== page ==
Irregular Verb Forms Used in English Sentences

Common irregular English verbs


For an English language learner, regular verbs are consistent and easier to learn than irregular verbs. The main difference between regular and irregular verbs is in the past participle and past simple. For regular verbs, you just have to add "-ed" for both the past participle and past simple:

I visited my friends in Milan. (past simple)
She's visited her friends in Milan throughout the years. (present perfect) 

Irregular verbs, on the other hand, are more complicated and often need to be studied individually because they don't follow a single pattern. The following example sentences in all tenses will help students learn irregular verb forms in context.

Example Sentences Using Irregular Verbs

Click on one of the irregular verbs listed below for example sentences using the verbs in all tenses including active and passive forms, as well as conditional and modal forms. To help you choose the verb you need, each verb includes three example sentences to get you started.


be / was / were / been

Tom was in New York yesterday.
I've been at this job for a long time.
She'll be at the party next weekend.


beat / beat / beaten

We beat the home team yesterday.
I've never beaten Tom at chess.
Do you think you could beat him?


become / became / become

Jason has become an excellent doctor.
I'll become your friend if you move here.
The situation became a problem for Bob.


begin / began / begun

They haven't begun the play yet.
I began to work early this morning.
She'll begin to explain in a moment.


bend / bent / bent

He bent the branch until it broke.
The flag poll bends in the wind.
I've bent the nail in the board. 


break / broke / broken

My boy has broken three windows this week!
I broke that window last week.
She usually breaks the egg over the sink. 


buy / bought / bought

Janice bought a new watch last week.
I usually buy my vegetables at a country stand.
He's bought more than 10 cars in his life. 


come / came / come

We came home earlier yesterday.
He comes to class on time every day.
He's come across that song before. 


cut / cut / cut

How many pieces have you cut?
I cut my finger on a glass yesterday.
The boy never cuts his own steak.


draw / drew / drawn

She drew a beautiful picture in class.
Jackie has drawn a few clowns this week.
She'll draw the money from the account tomorrow. 


drink / drank / drunk

I was so thirsty I drank two bottles of water.
Have you drunk any water yet?
I'll drink something when I get there. 


drive / drove / driven

Have you ever driven across the U.S.?
I drove to the basketball game after work.
He's going to drive to the airport this evening. 


eat / ate / eaten

We ate lunch early today.
Have you eaten already?
Where did you eat dinner yesterday?


find / found / found

Have you found him yet?
I found this book on that table over there.
I'll find him, don't worry!


fly / flew / flown

Cheryl flew to Brazil last month.
Have you ever flown around the world?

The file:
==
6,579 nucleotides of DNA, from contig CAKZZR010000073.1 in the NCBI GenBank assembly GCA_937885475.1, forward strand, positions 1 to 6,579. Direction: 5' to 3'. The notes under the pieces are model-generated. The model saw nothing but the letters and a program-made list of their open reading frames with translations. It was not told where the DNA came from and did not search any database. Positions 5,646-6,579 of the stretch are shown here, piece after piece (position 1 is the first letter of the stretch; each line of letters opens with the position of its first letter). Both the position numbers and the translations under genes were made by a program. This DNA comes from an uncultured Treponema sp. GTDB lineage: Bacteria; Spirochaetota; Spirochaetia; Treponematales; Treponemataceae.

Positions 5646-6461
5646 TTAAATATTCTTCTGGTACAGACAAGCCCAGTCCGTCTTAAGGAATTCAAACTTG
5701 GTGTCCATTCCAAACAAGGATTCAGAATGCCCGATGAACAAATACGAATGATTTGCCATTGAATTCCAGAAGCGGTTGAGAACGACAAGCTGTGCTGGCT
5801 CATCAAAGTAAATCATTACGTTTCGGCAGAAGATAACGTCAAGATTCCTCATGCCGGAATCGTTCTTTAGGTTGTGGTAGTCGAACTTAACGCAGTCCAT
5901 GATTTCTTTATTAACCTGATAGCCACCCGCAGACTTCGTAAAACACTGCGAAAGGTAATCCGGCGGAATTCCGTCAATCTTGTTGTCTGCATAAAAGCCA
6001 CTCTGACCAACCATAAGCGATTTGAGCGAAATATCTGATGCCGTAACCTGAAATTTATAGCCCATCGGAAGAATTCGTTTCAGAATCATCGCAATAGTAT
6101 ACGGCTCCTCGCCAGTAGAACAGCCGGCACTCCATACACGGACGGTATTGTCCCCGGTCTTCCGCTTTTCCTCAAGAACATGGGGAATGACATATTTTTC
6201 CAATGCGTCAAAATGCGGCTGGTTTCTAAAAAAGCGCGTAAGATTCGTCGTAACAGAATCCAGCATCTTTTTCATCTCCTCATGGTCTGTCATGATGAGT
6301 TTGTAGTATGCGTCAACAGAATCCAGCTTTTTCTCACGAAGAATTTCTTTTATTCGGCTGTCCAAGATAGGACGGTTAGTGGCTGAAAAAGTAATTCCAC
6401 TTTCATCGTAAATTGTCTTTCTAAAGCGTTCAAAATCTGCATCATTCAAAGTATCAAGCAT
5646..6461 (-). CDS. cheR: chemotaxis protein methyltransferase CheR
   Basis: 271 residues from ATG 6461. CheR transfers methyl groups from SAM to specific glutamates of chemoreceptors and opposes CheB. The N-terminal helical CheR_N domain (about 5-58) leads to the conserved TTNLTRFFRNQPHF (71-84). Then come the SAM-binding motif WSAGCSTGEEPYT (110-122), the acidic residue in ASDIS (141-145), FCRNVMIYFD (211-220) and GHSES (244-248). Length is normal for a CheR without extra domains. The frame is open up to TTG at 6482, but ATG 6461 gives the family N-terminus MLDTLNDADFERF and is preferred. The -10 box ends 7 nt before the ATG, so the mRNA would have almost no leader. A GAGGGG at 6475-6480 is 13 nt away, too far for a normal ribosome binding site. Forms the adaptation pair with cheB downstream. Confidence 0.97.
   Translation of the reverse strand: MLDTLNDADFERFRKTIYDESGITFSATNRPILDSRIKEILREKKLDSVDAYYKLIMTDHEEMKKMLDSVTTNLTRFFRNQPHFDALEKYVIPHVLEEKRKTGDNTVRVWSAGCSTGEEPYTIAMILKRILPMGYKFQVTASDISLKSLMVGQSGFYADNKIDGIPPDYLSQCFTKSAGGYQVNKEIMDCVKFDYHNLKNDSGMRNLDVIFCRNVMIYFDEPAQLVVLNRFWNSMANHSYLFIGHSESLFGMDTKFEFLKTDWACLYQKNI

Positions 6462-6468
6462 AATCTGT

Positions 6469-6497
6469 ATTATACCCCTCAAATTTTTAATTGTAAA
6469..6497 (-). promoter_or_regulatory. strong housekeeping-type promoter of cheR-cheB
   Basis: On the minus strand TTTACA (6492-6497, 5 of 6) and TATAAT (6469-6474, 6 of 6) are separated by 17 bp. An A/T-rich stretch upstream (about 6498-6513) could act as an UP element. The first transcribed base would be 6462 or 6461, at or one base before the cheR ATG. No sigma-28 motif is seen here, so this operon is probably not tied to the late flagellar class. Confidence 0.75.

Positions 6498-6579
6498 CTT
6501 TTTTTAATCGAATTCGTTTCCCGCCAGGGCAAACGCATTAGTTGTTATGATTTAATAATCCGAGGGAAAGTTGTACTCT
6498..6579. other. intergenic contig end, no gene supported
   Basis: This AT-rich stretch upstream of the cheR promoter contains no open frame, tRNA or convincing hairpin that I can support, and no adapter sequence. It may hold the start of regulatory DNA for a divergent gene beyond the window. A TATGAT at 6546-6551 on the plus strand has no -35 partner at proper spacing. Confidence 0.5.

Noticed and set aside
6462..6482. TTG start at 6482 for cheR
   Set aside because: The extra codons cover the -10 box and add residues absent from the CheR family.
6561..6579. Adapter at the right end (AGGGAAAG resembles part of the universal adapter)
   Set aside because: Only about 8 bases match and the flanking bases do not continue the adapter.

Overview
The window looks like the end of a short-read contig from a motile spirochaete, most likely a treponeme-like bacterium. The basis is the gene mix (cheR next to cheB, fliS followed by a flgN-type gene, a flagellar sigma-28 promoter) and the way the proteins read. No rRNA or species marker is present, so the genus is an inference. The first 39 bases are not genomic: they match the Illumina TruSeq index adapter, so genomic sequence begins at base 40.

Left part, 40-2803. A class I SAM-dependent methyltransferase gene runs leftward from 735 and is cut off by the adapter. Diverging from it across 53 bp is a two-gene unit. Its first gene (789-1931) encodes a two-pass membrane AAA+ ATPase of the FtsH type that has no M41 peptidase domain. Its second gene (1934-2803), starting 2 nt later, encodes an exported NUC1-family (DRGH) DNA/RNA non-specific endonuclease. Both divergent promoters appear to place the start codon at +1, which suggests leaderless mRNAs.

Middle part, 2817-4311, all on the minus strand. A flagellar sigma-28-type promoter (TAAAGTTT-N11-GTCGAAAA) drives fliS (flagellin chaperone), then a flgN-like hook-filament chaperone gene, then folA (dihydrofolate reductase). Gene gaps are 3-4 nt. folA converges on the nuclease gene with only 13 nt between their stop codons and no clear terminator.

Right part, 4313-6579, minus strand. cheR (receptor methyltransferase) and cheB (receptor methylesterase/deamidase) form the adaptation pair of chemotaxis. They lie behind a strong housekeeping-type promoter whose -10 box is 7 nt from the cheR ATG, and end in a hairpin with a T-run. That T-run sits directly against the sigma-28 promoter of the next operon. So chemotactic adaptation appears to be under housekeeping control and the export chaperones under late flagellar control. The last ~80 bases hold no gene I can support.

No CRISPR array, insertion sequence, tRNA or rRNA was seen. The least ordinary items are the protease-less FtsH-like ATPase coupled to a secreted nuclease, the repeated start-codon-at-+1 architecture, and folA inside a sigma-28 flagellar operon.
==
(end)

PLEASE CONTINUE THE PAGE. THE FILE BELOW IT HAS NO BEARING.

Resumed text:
He's going to fly a commercial airliner someday.


forget / forgot / forgotten (U.S.) — forgot (UK)

Have you forgotten that you had an appointment?
I forgot my pen at home. Can I borrow yours?
You'll have forgotten by the time you get home.


give / gave / given 

They gave us an early appointment.
He's given up on trying to learn Japanese.
I'll give you a call next week. 


go / went / gone

Have you ever gone on vacation alone?
She's going to ride the bus to work today.
I went to the party last week. 


grow / grew / grown 

She grew up very poor.
The plants have all grown.
Did you grow that plant?


have / had / had

I had some toast for breakfast.
I've had some extra free time this week.
She'll have the package ready when you come. 


hit / hit / hit

He's hit me three times!
Bob hit the ball out of the park last night.
He usually hits his nine iron well.


hold / held / held 

She held on tightly and entered the tunnel.
I've held her hand before.
Hold on for a few more minutes. 


keep / kept / kept

Have you kept your word to Peter?
John kept the door open for his mother.
I'll keep your secret.


know / knew / known

I knew that once ...
I've known my best friend for more than 40 years.
Peter will know the answer. 


learn / learned (learnt UK) / learned (learnt UK)

Have you learnt (learned) anything yet?
He learned his lesson last week.
This has been learned for ages. 


leave / left / left 

We left the book at home.
He's left the house early this morning.
We'll leave as soon as you get home. 


lose / lost / lost

I lost my watch yesterday.
She's never lost her purse.
They'll lose patience if you don't hurry up. 


make / made / made

I made the bed before I left.
I've made some tea. Would you like some?
Will he make the meeting next week?


meet / met / met

Have you met Jack?
We're going to meet at 3 o'clock next week.
He met his wife in Hawaii. 


pay / paid / paid

He paid by credit card.
I'll pay the bill and we can leave.
Janet is paid by the hour. 


put / put / put

She put on a CD and relaxed for the afternoon.
I've put in for a new job.
She'll put him up for the night.


ride / rode / ridden

Mary rode the bus to work.
I've ridden a bike all my life.
She'll ride with Tim to the party. 


run / ran / run

I ran four miles yesterday.
We've run out of milk, so I'll go to the store.
David usually runs two miles a day.


see / saw / seen

Have you seen Angie yet?
I saw the film last week.
She's going to see her friend next weekend. 

If you'd like to check your knowledge, take this English irregular verbs quiz.

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Your Citation
Beare, Kenneth. "Irregular Verb Forms Used in English Sentences." ThoughtCo, Feb. 10, 2021, Beare, Kenneth. (2021, February 10). Irregular Verb Forms Used in English Sentences. Retrieved from Beare, Kenneth. "Irregular Verb Forms Used in English Sentences." ThoughtCo. (accessed May 30, 2023).